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am 30. Dezember 1999
Robert J. Stoller was a man of intellectual force who was definitely ahead of his time. My review follows the reading of the 1975 edition of Perversion: The Erotic Form of Hatred.
I was at first cautious about reading a book from so long ago because I expected it to be dated. However, the title intrigued me. I found it to be quite an enjoyable and informing read, and it expressed views on diagnosis and labeling that are very thought provoking.
The main premise of the book is that perversion is an outlet people have for their sexual hatred and rage. It develops from the relationship with the parents from an early age, mainly from gender confusion. There is a lot of leaning on Freud's threory, but it is never accepted verbatim by the author.
Fantasy is seen as a defensive structure that develops to salvage sexual pleasure that would otherwise be lost. A person develops fantasy about a certain object, person, or way of expressing himself sexually in fantasy. From this the perversion develops. In a way, perversion is seen as a tragedy or failure of childhood turned into an adult triumph.
Where sexual pleasure was threatened to be removed because of trauma from childhood, a situation develops where the childhood situation of victim and oppressor is reversed by the fantasy. The boy/man who can not function sexually with a woman salvages his ability to have sexual pleasure by alternate means. He takes his revenge by inflicting the same humiliation and hatred on the object of his perversion that he sees as having been inflicted on himself as a child.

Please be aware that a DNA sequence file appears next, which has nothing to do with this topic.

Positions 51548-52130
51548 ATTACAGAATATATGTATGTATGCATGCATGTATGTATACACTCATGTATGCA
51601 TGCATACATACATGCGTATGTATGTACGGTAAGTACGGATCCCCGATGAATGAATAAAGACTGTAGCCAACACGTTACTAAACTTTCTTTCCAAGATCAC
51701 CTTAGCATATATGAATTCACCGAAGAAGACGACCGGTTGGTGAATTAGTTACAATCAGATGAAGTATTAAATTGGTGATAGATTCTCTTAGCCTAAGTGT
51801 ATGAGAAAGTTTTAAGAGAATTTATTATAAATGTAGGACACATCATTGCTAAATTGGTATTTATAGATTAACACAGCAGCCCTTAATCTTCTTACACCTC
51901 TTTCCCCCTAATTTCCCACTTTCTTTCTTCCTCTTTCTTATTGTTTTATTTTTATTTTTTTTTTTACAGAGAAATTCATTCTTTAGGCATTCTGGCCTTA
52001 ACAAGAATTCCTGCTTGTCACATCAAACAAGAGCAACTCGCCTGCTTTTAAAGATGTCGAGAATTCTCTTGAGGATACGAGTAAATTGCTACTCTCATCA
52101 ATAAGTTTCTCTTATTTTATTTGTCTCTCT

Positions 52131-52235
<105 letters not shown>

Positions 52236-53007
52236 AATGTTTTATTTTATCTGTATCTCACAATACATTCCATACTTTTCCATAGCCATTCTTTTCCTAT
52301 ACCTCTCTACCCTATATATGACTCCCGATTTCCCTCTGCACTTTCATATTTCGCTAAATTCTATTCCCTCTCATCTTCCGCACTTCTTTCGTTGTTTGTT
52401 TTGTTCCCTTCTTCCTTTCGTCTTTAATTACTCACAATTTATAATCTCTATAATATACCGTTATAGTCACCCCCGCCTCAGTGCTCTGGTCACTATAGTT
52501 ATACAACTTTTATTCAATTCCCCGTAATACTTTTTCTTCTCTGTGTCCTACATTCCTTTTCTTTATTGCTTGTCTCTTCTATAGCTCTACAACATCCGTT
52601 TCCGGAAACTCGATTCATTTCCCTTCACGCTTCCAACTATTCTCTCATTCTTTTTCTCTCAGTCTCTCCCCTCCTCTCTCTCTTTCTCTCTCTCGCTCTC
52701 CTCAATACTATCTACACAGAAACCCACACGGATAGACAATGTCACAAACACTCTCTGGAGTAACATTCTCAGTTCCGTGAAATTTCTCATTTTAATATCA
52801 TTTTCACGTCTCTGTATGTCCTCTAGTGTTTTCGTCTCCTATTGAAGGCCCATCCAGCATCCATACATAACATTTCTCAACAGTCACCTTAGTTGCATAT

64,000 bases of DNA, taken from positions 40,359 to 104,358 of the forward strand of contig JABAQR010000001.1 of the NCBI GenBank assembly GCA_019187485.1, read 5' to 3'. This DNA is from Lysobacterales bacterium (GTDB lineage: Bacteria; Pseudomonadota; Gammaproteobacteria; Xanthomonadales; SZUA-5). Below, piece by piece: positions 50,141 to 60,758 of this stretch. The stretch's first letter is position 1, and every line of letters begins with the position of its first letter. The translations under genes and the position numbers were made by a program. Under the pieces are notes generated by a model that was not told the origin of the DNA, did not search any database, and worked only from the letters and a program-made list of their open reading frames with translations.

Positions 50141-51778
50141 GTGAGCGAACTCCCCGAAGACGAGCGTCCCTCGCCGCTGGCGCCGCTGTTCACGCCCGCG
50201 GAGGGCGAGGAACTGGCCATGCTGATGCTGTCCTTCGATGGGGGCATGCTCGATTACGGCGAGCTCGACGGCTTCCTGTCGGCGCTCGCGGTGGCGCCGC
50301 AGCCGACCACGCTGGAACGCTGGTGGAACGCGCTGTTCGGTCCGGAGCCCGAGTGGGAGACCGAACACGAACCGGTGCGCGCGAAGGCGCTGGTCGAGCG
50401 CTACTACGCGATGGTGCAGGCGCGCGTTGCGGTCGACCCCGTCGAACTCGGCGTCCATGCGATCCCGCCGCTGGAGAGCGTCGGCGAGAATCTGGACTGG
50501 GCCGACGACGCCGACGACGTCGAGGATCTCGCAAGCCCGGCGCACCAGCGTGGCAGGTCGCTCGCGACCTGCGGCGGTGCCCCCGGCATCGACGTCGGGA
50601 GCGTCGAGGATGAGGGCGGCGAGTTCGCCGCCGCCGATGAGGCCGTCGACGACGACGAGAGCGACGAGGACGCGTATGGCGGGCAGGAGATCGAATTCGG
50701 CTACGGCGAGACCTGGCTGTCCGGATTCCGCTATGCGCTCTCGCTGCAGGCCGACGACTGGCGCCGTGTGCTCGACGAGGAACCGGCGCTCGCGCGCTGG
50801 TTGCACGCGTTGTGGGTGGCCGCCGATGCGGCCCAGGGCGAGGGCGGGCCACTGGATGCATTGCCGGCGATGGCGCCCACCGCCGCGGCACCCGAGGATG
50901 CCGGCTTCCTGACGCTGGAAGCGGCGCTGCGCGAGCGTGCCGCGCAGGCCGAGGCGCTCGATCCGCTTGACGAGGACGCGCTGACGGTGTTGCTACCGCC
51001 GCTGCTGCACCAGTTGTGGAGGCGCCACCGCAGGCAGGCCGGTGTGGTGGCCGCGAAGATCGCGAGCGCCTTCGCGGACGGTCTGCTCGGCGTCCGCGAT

There is reference also to how we use diagnosis as a means of labeling persons, like homosexuals, when in actuality there is no one 'homosexual' condition but a multitude of 'homosexualities'. Sexual preference is not seen as something we can write in stone, but is something whose variable nature is inherent in all of us. Perversion is in fact a way that we keep sexual energy channelled into constructive avenues in society instead of destructive ones. Perversions are kept private, allowing us to keep our facade of our idea of good society running smoothly.
We are all seen as perverse to some extent. It's really a matter of degree as to who gets labeled or not.
This is a sampling of the ideas in this book. I don't know if these ideas are dated or not, but I found it to be quite informative and a really enjoyable read. I highly recommend this to anyone interested in human sexuality.